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Supreme Court Justice Ruth Bader Ginsburg told an interviewer last weekend that she'd like to spend "at least" five more years on the bench before stepping down -- that is, she'll stay till she's 90.

Wow! Good for her.

And good for us.

The debate has raged for decades now about whether there is something unique about having women serve as judges on our highest courts. As a woman who served for many years as a jurist on the Georgia Supreme Court, including as chief justice, I can answer that question with a resounding, Yes! Women like Justice Ginsburg have proven invaluable to the development of a fair and just jurisprudence in this country.

It was, after all, only after women started becoming judges that the judicial boys' club began to erode. This was an enduring club infested with bigoted, sexist attitudes that, for the most part, protected the interests of men -- and often at the expense of women.

But as female judges arrived on the scene and began to take more gender-sensitive positions than their male counterparts could manage, jurists like Justice Ginsburg played a significant role in not only exposing the hidden gender biases of our times but in doing something to make things better for women and everybody else.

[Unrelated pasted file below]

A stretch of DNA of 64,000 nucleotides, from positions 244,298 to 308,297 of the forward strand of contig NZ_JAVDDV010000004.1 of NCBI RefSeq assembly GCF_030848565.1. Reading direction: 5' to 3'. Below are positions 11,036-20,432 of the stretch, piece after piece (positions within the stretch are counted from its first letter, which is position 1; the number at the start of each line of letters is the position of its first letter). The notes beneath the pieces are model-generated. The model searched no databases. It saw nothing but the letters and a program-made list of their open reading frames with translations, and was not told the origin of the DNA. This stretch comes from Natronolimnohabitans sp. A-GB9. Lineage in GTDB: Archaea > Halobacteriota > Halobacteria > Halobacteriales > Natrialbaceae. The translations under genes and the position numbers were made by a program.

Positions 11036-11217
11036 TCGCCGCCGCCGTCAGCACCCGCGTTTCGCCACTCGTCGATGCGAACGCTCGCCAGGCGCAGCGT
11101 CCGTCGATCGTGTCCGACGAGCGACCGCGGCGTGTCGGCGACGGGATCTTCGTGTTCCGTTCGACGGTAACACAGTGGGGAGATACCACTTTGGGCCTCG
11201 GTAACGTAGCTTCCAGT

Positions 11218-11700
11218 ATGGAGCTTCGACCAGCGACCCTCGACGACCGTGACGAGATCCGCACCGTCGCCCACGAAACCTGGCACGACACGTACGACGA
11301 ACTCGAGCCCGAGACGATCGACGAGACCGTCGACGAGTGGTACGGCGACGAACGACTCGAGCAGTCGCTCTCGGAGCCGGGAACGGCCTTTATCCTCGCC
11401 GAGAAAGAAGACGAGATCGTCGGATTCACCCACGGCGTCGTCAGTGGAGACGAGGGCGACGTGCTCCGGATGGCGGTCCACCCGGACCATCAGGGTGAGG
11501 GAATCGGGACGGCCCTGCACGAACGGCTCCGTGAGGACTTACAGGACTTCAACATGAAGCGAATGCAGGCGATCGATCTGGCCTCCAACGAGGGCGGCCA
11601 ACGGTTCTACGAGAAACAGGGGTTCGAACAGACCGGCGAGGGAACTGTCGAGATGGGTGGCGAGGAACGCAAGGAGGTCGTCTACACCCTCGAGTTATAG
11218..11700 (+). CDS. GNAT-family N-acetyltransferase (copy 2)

Listen to her, for example, in the 1996 majority opinion in United States v. Virginia, in which the US sued the Virginia Military Academy over its gender-exclusive admissions policy -- a violation of the Equal Protection Clause of the 14th Amendment.

She wrote: "Neither the goal of producing citizen-soldiers nor VMI's implementing methodology is inherently unsuitable to women ... (G)eneralizations about 'the way women are,' estimates of what is appropriate for most women, no longer justify denying opportunity to women whose talent and capacity place them outside the average description."

Or her concurring opinion in 2016's ruling on Whole Woman's Health v. Hellerstedt, which struck down a Texas bill restricting access to abortion:

"When a State severely limits access to safe and legal procedures, women in desperate circumstances may resort to unlicensed rogue practitioners ... at great risk to their health and safety."

Women's lives are, for the most part, different from men's; quite simply, they are more likely to experience discrimination and the heavy burdens of child and elder care. Experiencing the lived reality of womanhood in America can add a lot to a discussion on how a case should be decided.

Female judges, especially when they have had to balance their professional lives with spouses and children and other family concerns, like Justice Ginsburg did, also inspired generations of young women to become lawyers, as well as to see themselves as judges and other legal professionals. Plus, these women made courtrooms across the country more comfortable for women to appear in as lawyers, witnesses and jurors.

Justice Ruth Bader Ginsburg has not only had an impressive judicial record, but she has been a strong advocate for women's rights and the human rights of all people. I couldn't be happier -- and we should all celebrate -- that we will be able to take advantage of this wise woman's experience and expertise for at least the next five years ... and hopefully longer.

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